[0057] <FIG. 8: S812> The chaining module 143 stacks the arithmetic in which the value of "identification information" and the value of the variable S are matched with each other. Therefore, the arithmetic corresponding to the value set to the variable S in S811 is stacked as the object arithmetic.

[0058] <FIG. 8: S813> The chaining module 143 determines whether the arithmetic is stacked. The flow returns to S805 when the arithmetic is stacked (YES in S811). Chaining (S603) is ended when the arithmetic is not stacked (NO in S813).

[0059] A specific example of chaining (S603) will be explained.

[0060] First, the chaining table of FIG. 7 is generated.

[0061] Then, the arithmetics CF1 and CF2 of FIG. 7 are stacked. Because the anticipatory arithmetics of the arithmetics CF1 and CF2 do not exist, the execution times of 10 ns of the arithmetics CF1 and CF2 are set to the "time (T)" of the arithmetics CF1 and CF2. Then, the "execution cycles" of the arithmetics CF1 and CF2 are set to 1. The value of the "time (T)" is divided by a clock period (20 ns), and the quotient ("time (T)"/"clock period") is rounded up to calculate the "execution cycle (C)". Then, the "completion flags" of the arithmetic CF1 and CF2 are set to "0".

[0062] Then, the arithmetic CF3 subsequent to the arithmetics CF1 and CF2 is stacked. Then, the "time (T)" of the arithmetic CF3 is set to 20 ns, which is the sum of 10 ns that is of the execution time of the arithmetic CF3 and the time of 10 ns of the arithmetic CF1 or arithmetic CF2 that is of the anticipatory arithmetic. Then, the "execution cycle" of the arithmetic CF3 is set to 1. Then, the "completion flag" of the arithmetic CF3 is set to "0".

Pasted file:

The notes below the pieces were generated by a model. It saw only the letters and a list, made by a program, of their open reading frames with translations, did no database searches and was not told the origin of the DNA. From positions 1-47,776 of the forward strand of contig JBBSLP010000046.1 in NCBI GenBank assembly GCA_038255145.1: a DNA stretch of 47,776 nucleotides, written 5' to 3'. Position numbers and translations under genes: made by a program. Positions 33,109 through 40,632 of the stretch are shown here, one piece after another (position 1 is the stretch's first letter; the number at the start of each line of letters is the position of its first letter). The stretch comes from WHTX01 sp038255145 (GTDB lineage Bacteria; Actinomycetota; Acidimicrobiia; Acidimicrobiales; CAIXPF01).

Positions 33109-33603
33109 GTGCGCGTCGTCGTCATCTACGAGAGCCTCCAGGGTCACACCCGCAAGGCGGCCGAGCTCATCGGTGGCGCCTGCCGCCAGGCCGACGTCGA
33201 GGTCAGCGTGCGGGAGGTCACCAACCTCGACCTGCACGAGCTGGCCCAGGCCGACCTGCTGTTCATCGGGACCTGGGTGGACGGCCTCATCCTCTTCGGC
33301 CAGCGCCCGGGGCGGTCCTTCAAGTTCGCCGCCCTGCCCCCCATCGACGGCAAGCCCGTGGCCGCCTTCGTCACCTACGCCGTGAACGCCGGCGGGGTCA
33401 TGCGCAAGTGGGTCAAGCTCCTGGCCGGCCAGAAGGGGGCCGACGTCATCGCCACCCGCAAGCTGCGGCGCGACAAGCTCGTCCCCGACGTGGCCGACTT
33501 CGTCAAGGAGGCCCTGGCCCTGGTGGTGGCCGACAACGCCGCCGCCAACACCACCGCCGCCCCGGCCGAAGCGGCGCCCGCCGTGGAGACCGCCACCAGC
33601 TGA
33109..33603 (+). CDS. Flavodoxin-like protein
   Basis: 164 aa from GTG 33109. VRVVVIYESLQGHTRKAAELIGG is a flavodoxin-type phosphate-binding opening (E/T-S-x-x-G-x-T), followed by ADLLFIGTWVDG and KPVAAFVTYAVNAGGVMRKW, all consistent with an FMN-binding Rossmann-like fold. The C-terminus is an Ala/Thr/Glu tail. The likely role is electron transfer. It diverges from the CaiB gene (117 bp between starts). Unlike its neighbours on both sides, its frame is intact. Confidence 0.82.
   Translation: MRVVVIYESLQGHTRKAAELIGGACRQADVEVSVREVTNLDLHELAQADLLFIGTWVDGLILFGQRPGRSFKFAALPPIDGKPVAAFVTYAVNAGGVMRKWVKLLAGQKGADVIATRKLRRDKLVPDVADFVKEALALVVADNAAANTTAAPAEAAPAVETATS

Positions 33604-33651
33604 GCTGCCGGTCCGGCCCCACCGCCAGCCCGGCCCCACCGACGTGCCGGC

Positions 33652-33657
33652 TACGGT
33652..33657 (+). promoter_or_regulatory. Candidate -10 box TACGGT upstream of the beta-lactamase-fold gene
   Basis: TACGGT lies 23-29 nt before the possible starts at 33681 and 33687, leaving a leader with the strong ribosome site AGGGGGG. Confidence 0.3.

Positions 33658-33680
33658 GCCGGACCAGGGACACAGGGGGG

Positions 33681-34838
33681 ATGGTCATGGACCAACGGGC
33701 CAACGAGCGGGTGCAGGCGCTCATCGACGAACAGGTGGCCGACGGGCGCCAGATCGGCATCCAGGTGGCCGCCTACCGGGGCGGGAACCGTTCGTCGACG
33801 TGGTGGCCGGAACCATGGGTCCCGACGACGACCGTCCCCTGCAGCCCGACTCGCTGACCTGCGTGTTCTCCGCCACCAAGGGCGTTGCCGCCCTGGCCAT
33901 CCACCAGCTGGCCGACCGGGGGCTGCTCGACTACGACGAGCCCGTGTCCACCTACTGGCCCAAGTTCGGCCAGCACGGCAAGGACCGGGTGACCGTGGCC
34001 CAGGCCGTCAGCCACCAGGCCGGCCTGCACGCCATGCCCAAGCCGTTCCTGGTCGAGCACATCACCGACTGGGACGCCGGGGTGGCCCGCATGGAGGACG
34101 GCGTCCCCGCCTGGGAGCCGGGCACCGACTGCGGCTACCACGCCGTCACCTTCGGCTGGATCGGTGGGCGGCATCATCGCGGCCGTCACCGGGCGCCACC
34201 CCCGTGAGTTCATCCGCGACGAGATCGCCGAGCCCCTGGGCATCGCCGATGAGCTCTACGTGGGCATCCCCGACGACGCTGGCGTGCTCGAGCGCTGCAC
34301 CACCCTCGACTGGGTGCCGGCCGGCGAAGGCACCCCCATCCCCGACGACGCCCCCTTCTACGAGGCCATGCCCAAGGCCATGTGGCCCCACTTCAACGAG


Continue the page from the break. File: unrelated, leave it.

[0063] Then, the arithmetic CF4 subsequent to the arithmetic CF3 is stacked. Then, the "time (T)" of the arithmetic CF4 is set to 30 ns which is the sum of 10 ns that is of the execution time of the arithmetic CF4 and the time of 20 ns of the arithmetic CF3 that is of the anticipatory arithmetic. Then, the "execution cycle" of the arithmetic CF4 is set to 2. Then, the "completion flag" of the arithmetic CF4 is set to "0".

[0064] As a result, the CDFG illustrated in FIG. 10 is generated. In the CDFG of FIG. 10, because the arithmetics CF1 to CF3 are done in the same control step, the number of registers of the module F decreases compared with the CDFG of FIG. 7. That is, the number of registers of the module F is 4 (L1 to L4) in FIG. 10. Compared with the CDFG of FIG. 7, the RTL description with the lower power consumption is generated from the CDFG of FIG. 10.

[0065] <FIG. 6: generating control information (S604)> The control information generator 144 generates the control information. The control information includes the value of change of the clock frequency changed in changing clock frequency (S602) and the identification information on the module having the changed clock frequency. For example, when the CDFG of FIG. 10 is generated in chaining (S603), the change amount is 50 MHz, and the identification information on the module is "F".

[0066] Controlling frequency (S404) of FIG. 4 is ended after generating clock frequency (S604) of FIG. 6.

[0067] <FIG. 4: allocating (S405)> The allocator 15 fixes the circuit configuration of the semiconductor integrated circuit such that the module operates at the clock frequency changed in controlling frequency (S404). For example, when the CDFG of FIG. 10 is generated in chaining (S603), the allocator 15 fixes the circuit configuration that realizes the CDFG of FIG. 10.